My mom died on July 4, six years ago. We were not close; nothing bad, no row or anger . We just were not close. Nonetheless, she was my mom and her death is a void in my life that will never be filled. Regret is the most painful part of this loss: that I know better now and it's too late.
My mom was a natural-born feminist. By that I mean she didn't require a man to complete or define her; she didn't need the rules or strictures of society to tell her who she was. Part of that was her personality, which, truth be told, was somewhat selfish. But even more, I think (or perhaps I'm being generous, and I might as well be), she was certain of herself in a way that let her set her own course and stick to it. Happily.
There was nothing grand about her path. She was a substitute teacher when I was little, spending most of her time as a typical 60s mom. But then, in the early 70s, she got her Masters degree and, divorcing my dad soon thereafter, took a job as a secretary at a medical clinic. When she and Bob, her second husband, moved to Florida (she was sick of northern winters), she found a similar position that she held until right before she died. She loved the responsibility and the ability to play a positive role in people's lives. She was, to be blunt, a big fish in the small pond of her life, but she cared about the others in her pond. She was invaluable.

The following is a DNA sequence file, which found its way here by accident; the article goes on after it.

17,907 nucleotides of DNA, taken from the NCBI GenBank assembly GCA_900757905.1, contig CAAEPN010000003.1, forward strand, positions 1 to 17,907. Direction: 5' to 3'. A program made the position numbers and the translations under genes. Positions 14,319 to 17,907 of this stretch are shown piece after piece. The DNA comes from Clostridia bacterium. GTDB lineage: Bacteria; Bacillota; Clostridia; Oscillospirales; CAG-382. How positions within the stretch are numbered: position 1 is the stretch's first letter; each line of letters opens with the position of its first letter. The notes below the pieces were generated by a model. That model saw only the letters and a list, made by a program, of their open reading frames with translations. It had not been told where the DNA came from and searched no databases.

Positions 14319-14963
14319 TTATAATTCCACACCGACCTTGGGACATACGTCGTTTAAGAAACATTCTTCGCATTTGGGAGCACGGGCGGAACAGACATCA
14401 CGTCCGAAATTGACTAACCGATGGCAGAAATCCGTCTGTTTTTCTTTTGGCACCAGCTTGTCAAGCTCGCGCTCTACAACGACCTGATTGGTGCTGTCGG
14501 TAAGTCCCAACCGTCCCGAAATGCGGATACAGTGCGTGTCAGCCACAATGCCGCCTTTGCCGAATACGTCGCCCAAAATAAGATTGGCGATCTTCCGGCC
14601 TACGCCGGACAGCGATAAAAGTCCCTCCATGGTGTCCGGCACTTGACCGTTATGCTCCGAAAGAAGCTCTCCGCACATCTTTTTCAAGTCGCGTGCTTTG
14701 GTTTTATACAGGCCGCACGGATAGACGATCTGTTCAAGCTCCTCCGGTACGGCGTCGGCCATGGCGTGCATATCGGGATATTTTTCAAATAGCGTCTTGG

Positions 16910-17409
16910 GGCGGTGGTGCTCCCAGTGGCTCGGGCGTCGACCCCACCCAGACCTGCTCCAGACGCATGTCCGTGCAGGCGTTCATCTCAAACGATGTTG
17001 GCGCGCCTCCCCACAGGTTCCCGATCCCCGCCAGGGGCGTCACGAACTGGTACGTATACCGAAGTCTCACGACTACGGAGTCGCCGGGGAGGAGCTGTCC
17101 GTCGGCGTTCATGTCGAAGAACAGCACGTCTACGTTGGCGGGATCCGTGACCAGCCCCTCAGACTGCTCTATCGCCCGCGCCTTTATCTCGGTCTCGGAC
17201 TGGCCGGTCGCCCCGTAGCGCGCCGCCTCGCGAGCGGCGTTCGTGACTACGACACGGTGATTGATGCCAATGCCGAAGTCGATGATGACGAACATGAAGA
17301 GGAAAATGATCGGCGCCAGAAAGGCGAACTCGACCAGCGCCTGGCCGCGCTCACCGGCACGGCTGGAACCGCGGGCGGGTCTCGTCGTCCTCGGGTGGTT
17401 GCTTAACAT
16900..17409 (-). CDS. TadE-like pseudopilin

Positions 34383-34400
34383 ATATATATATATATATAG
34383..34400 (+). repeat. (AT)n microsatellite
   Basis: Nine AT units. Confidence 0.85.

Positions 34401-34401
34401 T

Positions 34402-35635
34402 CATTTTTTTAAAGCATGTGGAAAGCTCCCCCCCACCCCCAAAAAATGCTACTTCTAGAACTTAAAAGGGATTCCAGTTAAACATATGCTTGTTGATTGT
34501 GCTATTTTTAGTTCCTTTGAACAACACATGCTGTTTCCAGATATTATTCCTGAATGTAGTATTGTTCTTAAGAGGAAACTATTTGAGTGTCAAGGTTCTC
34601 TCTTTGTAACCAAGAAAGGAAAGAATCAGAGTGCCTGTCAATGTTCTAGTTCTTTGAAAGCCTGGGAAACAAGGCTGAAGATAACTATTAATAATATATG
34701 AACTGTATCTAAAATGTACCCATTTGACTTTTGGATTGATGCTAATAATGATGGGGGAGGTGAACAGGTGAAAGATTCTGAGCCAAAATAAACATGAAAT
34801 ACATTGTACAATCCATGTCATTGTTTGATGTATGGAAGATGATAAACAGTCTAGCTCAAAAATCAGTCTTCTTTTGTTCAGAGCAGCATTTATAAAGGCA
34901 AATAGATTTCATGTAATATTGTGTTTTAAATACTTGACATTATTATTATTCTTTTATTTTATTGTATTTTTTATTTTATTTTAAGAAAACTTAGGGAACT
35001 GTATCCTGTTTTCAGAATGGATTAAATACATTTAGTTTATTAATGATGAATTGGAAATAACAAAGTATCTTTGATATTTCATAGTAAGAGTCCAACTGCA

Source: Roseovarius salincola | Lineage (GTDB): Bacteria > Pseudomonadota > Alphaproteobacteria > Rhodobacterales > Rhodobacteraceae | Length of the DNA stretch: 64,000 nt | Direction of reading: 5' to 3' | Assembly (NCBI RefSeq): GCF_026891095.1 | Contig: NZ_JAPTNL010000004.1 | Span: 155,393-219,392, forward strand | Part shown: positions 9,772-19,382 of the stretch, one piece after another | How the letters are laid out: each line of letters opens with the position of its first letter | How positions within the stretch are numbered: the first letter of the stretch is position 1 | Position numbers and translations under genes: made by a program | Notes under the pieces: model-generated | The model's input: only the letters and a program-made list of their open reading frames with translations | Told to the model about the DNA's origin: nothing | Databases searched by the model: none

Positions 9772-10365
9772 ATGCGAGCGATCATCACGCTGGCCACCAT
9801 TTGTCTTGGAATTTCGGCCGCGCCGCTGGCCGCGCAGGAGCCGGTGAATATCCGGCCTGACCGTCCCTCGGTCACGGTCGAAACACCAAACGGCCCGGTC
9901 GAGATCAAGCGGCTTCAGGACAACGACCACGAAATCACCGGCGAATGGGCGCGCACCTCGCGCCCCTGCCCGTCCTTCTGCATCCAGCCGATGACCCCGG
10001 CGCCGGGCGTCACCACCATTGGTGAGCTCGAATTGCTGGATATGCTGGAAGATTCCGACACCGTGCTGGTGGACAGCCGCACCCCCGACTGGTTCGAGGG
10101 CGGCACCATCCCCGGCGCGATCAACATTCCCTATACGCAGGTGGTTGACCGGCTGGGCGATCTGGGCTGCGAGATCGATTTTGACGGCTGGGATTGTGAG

She volunteered in the community theatre in Winter Haven just as she had in Billings, and she had a knack for acquiring props dirt cheap. The people at the theatre marveled at this, but I was not surprised. My mom had always been cheap — or thrifty, the child of parents who no doubt struggled through the Depression. (This brings stories from my childhood to mind, which I will leave be for now.)
My mom was a Democrat. In 1972, she took me to the airport where we waited inside the terminal for two, long, hot hours to greet George McGovern. She might have been a volunteer at times; I have no recollection of that. I have no recollection of her giving me any instruction in politics of any kind. Here is what she did teach me:
- to change my brother's diaper
- to clean my room
- to wash my own laundry, including my sheets the last time I wet my bed
- to cook
- to do the dishes
No feminist or other political lessons in there. Yet somehow, I grew up with a respect for women that runs deep through me. I am more comfortable working with women - working for women - than men. (Don't ask me why, but I especially enjoy working for women who cuss.) I hear wisdom from women where I hear bluster from men.
And since I became politically active, I find myself drawn to supporting women. It's not just an equity issue; it just seens right. We have plenty of white men in office, and I'll support the right white man as easily as I would a woman or person of color. But in Oregon, there are so many women of quality to support, and I'm going to support them. It began with Sara Gelser and continues to this day with Eileen Brady.
I cannot point to a specific as to why this is so, but I think it's a response to the feminist lessons I learned from my mother. They were indirect, but I know I am a different kind of man because of my mother. And I continue to thank her for that, even though it's too late to take her out to brunch.